veritable

adjective
ver·i·ta·ble | \ ˈver-ə-tə-bəl \

Definition of veritable 

: being in fact the thing named and not false, unreal, or imaginary often used to stress the aptness of a metaphor a veritable mountain of references

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Other words from veritable

veritableness noun
veritably \ˈver-ə-tə-blē \ adverb

Did You Know?

Veritable, like its close relative "verity" ("truth"), came to English through Anglo-French from Latin. It is ultimately derived from "verus," the Latin word for "true," which also gave us "verify," "aver," and "verdict." "Veritable" is often used as a synonym of "genuine" or "authentic" ("a veritable masterpiece"), but it is also frequently used to stress the aptness of a metaphor, often in a humorous tone ("a veritable swarm of lawyers"). In the past, usage commentators have objected to the latter use, but today it doesn't draw much criticism.

Examples of veritable in a Sentence

Recent Examples on the Web

Her 2005 split from now-ex-husband Brad Pitt inspired a veritable lifetime of demeaning and belittling headlines that constantly paint her as the heartbroken victim in a classic love triangle (with Pitt and Angelina Jolie). Kathryn Lindsay, refinery29.com, "Why Be Engaged When You Can Be An Ex?," 13 July 2018 In the past few years, raccoons have instated a veritable reign of terror in Brooklyn, diving in and out of dumpsters, nesting inside chimneys and walloping neighborhood cats. Katherine J. Wu, Smithsonian, "How Humans Created the Ultimate Superpests," 9 July 2018 At a very recent meeting of the Massachusetts Medical Society, this gentleman read a paper giving a history of the case, and presented the veritable skull which sustained the injury. Daniel C. Schlenoff, Scientific American, "“Foul Treachery” of Trotsky and Lenin in 1918; Phineas Gage’s Brain in 1868," 13 July 2018 Just look at current and past slates of gubernatorial candidates, a veritable field of wealthy men: Bill Weld, Mitt Romney, Christy Mihos, Deval Patrick, Charlie Baker, Evan Falchuk, Jeff McCormick, Bob Massie. Shirley Leung, BostonGlobe.com, "State law allows political candidates to expense a tuxedo, but not child care. That needs to change.," 12 July 2018 As soon as the ball hit the net, footage of the crowd shows the ensuing celebration — including a veritable fog of beer spritzing everyone as fans splashed their beverages in the air in unfettered jubilation. Raisa Bruner, Time, "English Soccer Fans Already Wasted a Lot of of Beer Before Winning the World Cup Semifinals," 11 July 2018 At the time, the Nigerian was a veritable boy wonder for his Norwegian side Lyn Oslo. SI.com, "8 of Football's Greatest Transfer Heists," 4 June 2018 Soon after, Bella Hadid, veritable patron saint of micro sunnies, stepped out in the unreleased pair. Madeline Fass, Vogue, "No More Tiny Sunglasses: Why Sporty Shades Are Summer’s Coolest Look," 27 June 2018 But priming one can also create a veritable blowtorch if done improperly. Joe Jackson, Outside Online, "8 Tips for (Responsibly) Camping in Fire Season," 22 June 2018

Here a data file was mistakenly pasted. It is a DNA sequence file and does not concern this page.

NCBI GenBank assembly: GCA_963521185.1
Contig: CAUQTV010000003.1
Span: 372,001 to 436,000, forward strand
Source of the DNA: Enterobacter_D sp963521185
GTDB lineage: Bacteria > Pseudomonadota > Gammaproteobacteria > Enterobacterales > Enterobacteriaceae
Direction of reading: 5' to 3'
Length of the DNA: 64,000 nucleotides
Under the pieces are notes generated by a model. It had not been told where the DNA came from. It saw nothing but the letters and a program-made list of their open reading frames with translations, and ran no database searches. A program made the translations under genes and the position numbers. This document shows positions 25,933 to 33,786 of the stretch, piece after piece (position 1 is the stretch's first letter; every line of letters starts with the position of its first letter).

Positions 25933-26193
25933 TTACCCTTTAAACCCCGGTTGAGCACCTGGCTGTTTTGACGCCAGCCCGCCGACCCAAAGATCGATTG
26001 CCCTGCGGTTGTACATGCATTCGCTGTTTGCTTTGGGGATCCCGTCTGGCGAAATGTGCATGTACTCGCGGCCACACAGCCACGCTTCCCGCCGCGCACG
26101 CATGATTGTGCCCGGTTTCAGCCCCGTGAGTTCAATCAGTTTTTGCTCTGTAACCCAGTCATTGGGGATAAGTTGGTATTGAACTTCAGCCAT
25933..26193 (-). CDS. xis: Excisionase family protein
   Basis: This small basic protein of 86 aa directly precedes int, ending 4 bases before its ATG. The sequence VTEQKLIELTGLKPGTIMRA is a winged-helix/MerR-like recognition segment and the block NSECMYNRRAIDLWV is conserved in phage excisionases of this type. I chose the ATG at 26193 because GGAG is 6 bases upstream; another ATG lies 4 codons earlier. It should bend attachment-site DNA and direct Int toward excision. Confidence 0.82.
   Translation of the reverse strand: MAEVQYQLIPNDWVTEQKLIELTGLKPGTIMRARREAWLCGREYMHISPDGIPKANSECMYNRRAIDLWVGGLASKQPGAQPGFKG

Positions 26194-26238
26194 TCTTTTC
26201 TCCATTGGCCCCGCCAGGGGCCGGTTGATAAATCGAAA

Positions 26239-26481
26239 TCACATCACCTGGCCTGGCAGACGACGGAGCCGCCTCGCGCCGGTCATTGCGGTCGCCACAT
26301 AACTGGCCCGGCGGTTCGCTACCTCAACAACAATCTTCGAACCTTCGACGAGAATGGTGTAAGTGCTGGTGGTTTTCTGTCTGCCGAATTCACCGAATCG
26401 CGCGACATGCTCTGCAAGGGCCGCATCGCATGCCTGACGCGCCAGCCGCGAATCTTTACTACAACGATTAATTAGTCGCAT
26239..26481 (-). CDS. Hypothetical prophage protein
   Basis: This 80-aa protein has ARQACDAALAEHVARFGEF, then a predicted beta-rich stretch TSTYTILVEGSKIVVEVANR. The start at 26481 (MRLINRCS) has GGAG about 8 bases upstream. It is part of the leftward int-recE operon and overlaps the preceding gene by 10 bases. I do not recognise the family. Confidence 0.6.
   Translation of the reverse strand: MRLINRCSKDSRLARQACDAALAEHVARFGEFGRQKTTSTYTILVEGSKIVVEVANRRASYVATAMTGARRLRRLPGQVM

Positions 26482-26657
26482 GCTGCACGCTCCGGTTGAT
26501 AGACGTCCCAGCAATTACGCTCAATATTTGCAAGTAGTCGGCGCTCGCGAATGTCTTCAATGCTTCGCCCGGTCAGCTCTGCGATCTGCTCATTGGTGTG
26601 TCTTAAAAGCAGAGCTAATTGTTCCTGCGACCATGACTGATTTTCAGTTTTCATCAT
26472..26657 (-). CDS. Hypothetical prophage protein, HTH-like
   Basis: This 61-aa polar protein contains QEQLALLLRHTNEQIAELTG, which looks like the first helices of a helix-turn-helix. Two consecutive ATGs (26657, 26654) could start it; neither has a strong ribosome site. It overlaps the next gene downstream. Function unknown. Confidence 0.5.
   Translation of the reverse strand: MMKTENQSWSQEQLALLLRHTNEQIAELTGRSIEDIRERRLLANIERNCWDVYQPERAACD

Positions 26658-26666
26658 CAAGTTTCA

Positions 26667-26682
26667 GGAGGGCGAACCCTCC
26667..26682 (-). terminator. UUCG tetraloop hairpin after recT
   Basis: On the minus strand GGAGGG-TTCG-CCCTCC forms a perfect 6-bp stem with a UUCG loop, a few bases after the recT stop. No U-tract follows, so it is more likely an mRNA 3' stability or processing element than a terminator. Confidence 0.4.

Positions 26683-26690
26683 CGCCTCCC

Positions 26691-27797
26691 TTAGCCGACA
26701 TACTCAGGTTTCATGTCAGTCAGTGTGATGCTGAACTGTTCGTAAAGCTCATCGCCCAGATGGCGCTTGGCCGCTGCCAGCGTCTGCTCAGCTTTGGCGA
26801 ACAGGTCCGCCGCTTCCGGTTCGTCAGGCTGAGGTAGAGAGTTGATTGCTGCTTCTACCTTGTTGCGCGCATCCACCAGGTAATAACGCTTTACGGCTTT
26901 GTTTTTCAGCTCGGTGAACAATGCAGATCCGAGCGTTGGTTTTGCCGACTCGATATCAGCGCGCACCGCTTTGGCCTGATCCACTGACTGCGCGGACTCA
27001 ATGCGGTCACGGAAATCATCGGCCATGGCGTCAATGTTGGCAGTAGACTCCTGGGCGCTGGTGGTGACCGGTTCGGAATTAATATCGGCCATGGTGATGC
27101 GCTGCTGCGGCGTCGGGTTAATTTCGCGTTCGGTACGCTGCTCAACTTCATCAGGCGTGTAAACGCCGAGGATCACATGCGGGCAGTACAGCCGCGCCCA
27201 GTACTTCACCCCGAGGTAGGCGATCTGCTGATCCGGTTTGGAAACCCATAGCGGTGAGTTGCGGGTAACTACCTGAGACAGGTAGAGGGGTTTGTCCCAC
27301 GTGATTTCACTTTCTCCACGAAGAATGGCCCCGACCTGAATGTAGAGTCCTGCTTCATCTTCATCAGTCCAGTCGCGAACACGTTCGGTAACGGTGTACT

These example sentences are selected automatically from various online news sources to reflect current usage of the word 'veritable.' Views expressed in the examples do not represent the opinion of Merriam-Webster or its editors. Send us feedback.

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First Known Use of veritable

15th century, in the meaning defined above

History and Etymology for veritable

Middle English, "reliable, honest, true, factual," borrowed from Anglo-French (continental Old French, "real, true"), from verité "truth, verity" + -able -able

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Statistics for veritable

Last Updated

29 Jul 2018

Look-up Popularity

Time Traveler for veritable

The first known use of veritable was in the 15th century

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More Definitions for veritable

veritable

adjective

English Language Learners Definition of veritable

: true or real

veritable

adjective
ver·i·ta·ble | \ ˈver-ə-tə-bəl \

Kids Definition of veritable

: actual, true

Hint: Veritable is often used to emphasize similarity to something else.
  • He is a veritable encyclopedia of facts.

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